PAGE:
porch and into the living room with its furniture entrenched in the fifties. We sat on the couch watching the Phillies
like so many times before. We both loved
the Phillies, especially Mike Schmidt (Schmidty as we called him). In walked my Uncle who had gone missing for several
months on another binge as he had done so many times before. He was the ultimate prodigal son. He asked to come back to the home and
Grandpop with tears in his eyes took him back.
And I thought to the times when I turned my back on others in need
because I was too busy and vowed to do better.
The dream changed again to a different moment. This one happened outside my other Uncle’s
house in Morrisville, PA but in the dream, it was in the living room. My family was visiting, and my Grandpop
walked in with a bag of donuts as he did on most Sundays. But this time it was different. It was several weeks after my Grand mom’s
passing and Grandpop had returned to the donut tradition for the first time
without Grand mom. I again saw the tear
from my Grandpop’s eye when my brother asked where is Grand mom? I was again a bit mad at my younger brother
since I was older. And I thought on how
my Grandpop who was still a young man of 50 when Grand mom passed, yet he never
dated seriously or married again. He
would visit his wife’s grave several times a week keeping the love of her in
his heart for the rest of life. And I
imagined them again holding hands throughout eternity and I vowed to love my
wife like Grandpop.
Be Frugal with Yourself,
Lavish with Others (the Phone room). I wanted to stay with both my Grandparents again,
but my dream switched to the phone room.
I was not sure if the room was a formal dining room or a second living
room, but I remember it as the phone room due to the rotary phone that rested
at the end of a long hutch. Another
thing that rested on the long hutch was hundreds of coupons. Having lived in the Depression, my Grandpop
and his brothers were frugal in saving money.
I again saw my Grandpop and Great Uncle Don talking about the latest
coupon that they found for Acme. My
Grandpop would drive to 5 or 6 stores to use the coupons to save a few
bucks. Besides being frugal on the
groceries, he did not spend much on himself.
He seldom traveled or bought expensive clothes or items but reveled in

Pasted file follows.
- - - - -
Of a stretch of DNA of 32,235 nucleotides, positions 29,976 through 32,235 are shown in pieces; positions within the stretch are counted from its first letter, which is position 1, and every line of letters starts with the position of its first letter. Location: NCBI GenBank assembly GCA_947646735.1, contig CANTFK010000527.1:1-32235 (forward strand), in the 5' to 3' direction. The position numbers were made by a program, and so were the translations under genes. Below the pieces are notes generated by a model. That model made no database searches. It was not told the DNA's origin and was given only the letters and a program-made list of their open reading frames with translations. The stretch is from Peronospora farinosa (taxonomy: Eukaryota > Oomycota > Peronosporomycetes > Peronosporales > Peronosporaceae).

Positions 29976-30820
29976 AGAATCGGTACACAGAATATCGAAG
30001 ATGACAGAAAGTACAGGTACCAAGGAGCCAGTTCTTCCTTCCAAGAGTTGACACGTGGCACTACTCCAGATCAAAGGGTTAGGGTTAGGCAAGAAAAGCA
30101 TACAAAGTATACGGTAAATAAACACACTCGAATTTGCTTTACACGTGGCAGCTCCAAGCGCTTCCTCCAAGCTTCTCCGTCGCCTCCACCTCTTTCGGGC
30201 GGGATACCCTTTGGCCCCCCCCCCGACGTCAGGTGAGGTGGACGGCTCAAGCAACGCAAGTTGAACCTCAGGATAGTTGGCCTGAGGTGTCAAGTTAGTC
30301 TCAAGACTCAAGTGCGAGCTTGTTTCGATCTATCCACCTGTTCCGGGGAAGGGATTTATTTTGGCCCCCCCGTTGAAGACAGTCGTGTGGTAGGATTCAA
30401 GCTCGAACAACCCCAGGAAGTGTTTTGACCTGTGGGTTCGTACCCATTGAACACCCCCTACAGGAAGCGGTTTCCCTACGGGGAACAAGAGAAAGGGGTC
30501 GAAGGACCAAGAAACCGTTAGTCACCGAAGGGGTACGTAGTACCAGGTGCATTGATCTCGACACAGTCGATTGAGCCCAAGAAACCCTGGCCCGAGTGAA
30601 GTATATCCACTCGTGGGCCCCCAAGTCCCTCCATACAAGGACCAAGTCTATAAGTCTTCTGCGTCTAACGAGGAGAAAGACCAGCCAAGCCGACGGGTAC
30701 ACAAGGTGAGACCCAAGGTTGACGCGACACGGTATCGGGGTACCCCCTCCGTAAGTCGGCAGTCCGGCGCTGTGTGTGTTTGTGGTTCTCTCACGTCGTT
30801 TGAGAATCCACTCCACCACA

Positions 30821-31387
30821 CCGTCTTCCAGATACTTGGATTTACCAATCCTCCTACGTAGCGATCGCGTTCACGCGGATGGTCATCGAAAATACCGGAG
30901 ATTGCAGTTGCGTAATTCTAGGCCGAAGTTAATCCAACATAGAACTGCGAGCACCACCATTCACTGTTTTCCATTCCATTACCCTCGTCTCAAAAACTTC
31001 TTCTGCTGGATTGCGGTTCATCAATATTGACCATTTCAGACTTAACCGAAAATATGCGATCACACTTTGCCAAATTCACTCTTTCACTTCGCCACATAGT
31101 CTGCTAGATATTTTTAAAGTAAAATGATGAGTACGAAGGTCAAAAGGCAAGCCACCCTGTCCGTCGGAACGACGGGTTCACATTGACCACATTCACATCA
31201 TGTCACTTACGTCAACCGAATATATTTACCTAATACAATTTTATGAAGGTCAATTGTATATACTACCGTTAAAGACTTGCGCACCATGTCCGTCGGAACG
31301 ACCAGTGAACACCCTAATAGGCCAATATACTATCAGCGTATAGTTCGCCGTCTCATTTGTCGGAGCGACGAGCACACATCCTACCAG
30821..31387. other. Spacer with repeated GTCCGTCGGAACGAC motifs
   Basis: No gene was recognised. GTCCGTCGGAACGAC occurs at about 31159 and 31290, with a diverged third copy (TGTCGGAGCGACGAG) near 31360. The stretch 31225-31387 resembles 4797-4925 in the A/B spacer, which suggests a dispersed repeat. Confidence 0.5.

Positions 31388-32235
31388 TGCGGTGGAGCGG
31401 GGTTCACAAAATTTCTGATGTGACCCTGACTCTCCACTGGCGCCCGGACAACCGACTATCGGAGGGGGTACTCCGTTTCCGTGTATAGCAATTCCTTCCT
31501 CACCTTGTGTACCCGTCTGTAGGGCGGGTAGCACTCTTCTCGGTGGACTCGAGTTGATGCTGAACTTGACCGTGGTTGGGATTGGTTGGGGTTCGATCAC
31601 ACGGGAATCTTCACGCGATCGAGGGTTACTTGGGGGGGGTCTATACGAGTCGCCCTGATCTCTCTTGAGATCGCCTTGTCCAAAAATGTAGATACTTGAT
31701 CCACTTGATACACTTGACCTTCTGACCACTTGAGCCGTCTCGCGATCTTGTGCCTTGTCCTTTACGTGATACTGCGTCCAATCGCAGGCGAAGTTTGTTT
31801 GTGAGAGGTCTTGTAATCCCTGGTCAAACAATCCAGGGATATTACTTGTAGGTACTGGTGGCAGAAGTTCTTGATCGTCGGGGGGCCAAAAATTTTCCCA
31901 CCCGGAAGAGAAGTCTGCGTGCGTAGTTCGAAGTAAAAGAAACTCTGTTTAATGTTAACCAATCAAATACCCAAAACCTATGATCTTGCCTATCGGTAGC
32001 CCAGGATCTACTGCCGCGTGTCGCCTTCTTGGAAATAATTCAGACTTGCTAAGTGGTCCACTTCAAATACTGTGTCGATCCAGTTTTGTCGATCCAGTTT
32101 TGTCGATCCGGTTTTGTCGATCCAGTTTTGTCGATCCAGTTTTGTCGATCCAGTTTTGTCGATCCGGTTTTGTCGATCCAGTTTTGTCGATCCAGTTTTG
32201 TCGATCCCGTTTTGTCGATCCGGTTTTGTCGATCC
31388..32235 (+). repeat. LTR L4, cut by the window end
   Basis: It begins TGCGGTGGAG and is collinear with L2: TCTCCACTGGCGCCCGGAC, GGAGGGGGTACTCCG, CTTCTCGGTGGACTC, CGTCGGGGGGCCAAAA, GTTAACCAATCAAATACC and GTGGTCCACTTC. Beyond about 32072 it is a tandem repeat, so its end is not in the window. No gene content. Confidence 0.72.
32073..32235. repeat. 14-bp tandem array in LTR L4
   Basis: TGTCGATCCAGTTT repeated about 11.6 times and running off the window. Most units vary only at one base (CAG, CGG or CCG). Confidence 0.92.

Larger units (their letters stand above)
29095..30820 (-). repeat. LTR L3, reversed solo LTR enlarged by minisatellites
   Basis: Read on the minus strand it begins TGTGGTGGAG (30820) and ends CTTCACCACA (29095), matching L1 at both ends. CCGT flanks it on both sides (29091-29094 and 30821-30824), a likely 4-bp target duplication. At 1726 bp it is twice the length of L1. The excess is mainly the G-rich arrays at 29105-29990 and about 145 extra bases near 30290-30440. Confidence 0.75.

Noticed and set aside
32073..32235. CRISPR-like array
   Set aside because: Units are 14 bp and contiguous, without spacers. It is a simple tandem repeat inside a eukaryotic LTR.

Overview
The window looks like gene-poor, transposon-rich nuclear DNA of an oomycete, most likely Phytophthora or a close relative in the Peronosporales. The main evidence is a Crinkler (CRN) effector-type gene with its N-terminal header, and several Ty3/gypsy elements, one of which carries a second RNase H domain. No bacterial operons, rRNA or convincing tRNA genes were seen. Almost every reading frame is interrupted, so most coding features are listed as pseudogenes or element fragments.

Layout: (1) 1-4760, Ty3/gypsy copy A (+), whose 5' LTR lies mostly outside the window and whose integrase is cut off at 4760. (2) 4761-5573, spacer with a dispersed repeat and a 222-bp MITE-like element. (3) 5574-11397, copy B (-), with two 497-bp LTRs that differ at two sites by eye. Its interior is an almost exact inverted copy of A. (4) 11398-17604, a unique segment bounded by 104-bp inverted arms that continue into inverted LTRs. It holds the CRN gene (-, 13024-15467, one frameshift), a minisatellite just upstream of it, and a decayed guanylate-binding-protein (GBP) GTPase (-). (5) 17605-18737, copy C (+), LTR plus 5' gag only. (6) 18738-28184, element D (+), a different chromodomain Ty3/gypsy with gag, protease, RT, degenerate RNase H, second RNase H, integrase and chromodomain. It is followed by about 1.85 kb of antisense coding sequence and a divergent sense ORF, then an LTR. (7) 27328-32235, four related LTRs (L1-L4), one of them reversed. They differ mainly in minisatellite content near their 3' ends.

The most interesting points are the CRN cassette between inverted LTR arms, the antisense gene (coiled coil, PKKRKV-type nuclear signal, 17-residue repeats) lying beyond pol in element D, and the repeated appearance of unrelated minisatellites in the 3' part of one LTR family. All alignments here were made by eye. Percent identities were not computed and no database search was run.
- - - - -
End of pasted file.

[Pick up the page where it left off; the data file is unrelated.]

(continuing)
the simple pleasures such as the occasional Phillies games. He was frugal with himself but lavish with
others. As my dream progressed, I
thought back on the time he bought my brothers and I a complete Lionel Train
set on Christmas. And how happy he was
when our eyes lighted up. Then I thought
back on the many times I had splurged on the latest iPhone or Uber Eats instead
of focusing on the ones around me. I
seldom use a coupon even though they are digital now and can easily be obtained
on the cell phone I have. I vowed to
spend less on myself and more on others.
Be Thankful for the
Simple Pleasures and Family (the Kitchen).
The dream now moved into the
kitchen and I saw the big yellow wooden kitchen table where we often sat. As I sat down at the table, I looked across
to a little stand when my Grandpop kept one of his prized possessions – a Hot
Dog Zapper! I do not know if they have
them anymore, but my Grandpop sure did take pleasure in it. He would invite us to sit down and put each
of the six hot dogs on two prongs at either end of the hot dog. He would turn on the machine and after a few
minutes of zapping they were cooked (and most often split open a bit!). He again laughed as he took them off and gave
one to each of us around the table.
As we ate, more of my extended family gathered around and I
realized the time had shifted to St. Patrick’s Day. I again saw my Great Uncles (both cops), my
Uncle John and his family, Uncle Gary and my family. Each of the men had a Schlitz beer or two (I
told you Henrys are frugal!) as we went through a chorus of Irish Songs – Mrs.
Murphy’s Chowder, Come Meet a Donovan, The Same Old Shillelagh, and of course
When Irish Eyes Are Smiling. And I
thought. We often take for granted the
simple pleasure of singing with family and friends. We forget the expensive items we bought after
a few years. But I can sing verbatim
every one of those songs to this day and see the hot dog zapper in my mind’s
eye. Just before I left this part of the
dream, one more simple, glorious pleasure occurred. My Dad did not know the Irish songs of his
wife’s family but wanted to participate.
I again heard him sing “The Old Rugged Cross”, his favorite song and the
one we played at his funeral. As I wept,
I vowed to spend more time with family and the simple pleasure of life.
And as I woke, one thought ran through my head. Be good, not great! Strive for friendship not fame. Make memories not money to live on through